The Annunciation service went fairly smoothly and was glorious. So far, I've received good feedback from those of my classmates with whom I have spoken. No one even complained about the use of incense, though I felt poorly for one classmate who has a terrible cold/respiratory infection thing but showed up anyway to hear her fiancé chant the Gospel. Now that's dedication. The sermon, found here, was very good, and well worth a gander. My favorite part of the service, by far, was the wonderful cantoring of the Psalm in Anglican Chant (no mean feat) by a marvelous quartet of voices! It was truly a beautiful sound.
At the gym after class, I goofed up when adding weight to the bar for the bench and added 10 lbs more than I have been doing. But, when I figured it out, I had already done it, so I kept going, adding more weight each set. By the third set I did four repetitions of a weight that at one point in the not so distant past used to be my max. That's awesome! Softball season, here I come!
After that, I came home, showered, put acid on my foot, translated some Hebrew very quickly, ate dinner, and headed out to watch the Big Dance at a bar with some friends. Surrounded by a sea of orange, I had to be quiet in my rooting for UNC. Now why the hell would I root for UNC you're asking yourself. Well, I weighed my options carefully. Which team do I hate less? Illinois beat us, so if they won, we would have nothing to say. But, we beat UNC in the only game we played with them, so if they won, we could say we beat the National Champs. So I picked blue, grudgingly. It paid off in the end, with a 75-70 UNC victory. Since I picked them in my bracket to go all the way as well, it got me massive points and rescued me from the depths of last place all the way up to second place, because most others selected Illinois. So, that was cool. And now, I'm gonna do the most exciting thing ever......and go to bed. Goodnight y'all.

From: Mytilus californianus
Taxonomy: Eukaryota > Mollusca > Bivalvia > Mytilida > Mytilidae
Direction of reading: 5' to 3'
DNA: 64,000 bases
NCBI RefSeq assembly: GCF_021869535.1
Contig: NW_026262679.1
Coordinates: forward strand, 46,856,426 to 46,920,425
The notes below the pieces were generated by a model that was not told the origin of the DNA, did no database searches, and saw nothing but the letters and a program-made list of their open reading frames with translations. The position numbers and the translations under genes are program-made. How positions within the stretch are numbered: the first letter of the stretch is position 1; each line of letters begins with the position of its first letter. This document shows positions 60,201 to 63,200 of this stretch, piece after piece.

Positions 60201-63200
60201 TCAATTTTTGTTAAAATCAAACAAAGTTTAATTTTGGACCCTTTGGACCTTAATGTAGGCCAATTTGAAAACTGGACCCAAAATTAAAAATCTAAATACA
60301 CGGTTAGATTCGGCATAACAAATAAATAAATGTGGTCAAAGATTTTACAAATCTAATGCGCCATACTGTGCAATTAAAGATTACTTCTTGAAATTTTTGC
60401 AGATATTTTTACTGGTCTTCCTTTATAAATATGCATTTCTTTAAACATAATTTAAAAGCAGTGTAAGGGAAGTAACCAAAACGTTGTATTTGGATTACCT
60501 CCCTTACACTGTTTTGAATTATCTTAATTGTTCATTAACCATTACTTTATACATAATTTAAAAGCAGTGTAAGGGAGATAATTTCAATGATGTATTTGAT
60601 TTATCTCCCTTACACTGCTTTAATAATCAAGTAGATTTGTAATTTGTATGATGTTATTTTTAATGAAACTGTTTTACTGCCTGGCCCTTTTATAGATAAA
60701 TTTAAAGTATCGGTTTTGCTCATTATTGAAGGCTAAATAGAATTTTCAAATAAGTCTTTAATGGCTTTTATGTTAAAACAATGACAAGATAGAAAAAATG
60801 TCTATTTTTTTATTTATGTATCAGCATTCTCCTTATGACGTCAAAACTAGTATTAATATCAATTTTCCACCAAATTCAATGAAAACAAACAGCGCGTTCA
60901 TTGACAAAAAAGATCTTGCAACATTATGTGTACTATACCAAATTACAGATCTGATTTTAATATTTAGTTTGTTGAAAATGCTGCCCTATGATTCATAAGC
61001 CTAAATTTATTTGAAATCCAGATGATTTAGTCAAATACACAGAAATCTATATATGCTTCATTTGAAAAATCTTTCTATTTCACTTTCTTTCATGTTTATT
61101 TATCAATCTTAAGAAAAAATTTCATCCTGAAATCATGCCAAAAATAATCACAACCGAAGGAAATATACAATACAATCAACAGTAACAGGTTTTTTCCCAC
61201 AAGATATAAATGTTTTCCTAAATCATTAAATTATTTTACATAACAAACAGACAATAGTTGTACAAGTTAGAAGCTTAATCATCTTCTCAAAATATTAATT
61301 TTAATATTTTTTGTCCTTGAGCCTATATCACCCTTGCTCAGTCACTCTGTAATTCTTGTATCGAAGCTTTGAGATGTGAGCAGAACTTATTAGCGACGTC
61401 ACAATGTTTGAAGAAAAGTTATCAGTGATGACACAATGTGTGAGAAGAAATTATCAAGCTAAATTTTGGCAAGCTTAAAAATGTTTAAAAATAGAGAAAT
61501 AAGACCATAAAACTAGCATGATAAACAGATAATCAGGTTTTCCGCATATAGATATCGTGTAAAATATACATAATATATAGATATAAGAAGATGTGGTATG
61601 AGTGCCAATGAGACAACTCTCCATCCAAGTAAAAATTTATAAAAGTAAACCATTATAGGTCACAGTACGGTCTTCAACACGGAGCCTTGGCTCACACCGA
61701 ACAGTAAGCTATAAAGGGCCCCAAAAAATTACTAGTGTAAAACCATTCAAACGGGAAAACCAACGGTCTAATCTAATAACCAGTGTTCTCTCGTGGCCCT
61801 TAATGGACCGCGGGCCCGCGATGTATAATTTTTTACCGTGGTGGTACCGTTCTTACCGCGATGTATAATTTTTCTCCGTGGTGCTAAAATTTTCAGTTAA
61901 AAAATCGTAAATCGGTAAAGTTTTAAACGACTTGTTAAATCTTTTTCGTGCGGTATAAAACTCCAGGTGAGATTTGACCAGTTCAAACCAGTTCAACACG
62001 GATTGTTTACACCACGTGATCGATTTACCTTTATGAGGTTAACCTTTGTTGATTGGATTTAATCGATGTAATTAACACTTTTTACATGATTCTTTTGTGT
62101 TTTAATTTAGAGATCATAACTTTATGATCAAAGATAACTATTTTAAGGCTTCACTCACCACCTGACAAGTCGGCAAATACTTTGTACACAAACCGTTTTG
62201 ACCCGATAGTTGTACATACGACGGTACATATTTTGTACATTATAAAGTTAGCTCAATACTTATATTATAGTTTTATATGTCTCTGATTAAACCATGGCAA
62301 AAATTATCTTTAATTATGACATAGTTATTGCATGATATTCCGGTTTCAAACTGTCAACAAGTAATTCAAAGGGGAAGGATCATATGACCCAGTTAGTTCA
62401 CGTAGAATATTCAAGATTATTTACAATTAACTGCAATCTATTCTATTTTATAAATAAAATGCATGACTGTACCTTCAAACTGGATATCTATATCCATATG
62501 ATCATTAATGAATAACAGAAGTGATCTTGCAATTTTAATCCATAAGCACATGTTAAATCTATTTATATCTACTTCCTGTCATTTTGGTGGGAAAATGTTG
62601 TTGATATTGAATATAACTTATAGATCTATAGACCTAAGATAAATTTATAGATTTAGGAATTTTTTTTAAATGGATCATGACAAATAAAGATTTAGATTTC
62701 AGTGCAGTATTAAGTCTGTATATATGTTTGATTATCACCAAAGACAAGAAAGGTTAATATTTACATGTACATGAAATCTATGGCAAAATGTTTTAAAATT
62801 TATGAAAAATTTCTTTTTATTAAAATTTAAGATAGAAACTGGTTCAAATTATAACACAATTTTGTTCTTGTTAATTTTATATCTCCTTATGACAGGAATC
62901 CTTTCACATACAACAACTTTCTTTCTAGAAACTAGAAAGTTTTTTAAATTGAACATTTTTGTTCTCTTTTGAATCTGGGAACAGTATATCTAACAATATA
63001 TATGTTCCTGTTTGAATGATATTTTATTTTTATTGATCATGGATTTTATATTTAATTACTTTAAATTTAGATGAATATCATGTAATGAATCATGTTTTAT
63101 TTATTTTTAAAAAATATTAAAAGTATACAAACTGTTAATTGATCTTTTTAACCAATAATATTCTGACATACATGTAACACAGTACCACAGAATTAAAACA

Monday, April 04, 2005
I've never been big into Mary, really. But lately, I've been exploring the more Anglo-catholic side of things, as some of you well know, and as that's a big part of it, I figured what better way to learn than to MC the service.
Also, this service kicks off a month of Monday high church, Anglo-Catholic MC'ed services at Seabury. Glory be to the Lord on high!
Sunday, April 03, 2005
This evening over dinner at Canterbury, a wonderfully strange moment came upon us. There we were eating dinner, having a discussion, and generally not doing anything out of the ordinary for this group when quite suddenly and not altogether in context, one of the seniors turned to one of the freshmen and asked, "Do you want to be a priest?" Conversation paused. Everyone looked and the young man as he stammered through an answer that was filled with yes' and no's, maybes, I'm not sures, and why do you asks. I grinned because for a moment I felt like I was looking into a mirror. Turning to the senior who had posed the question I said, "That's a very interesting question ______, why do you ask?" They replied that they were not real sure, but that they could see it. I agreed and suggested to the somewhat befuddled and honored freshman, "Pay attention to questions like that."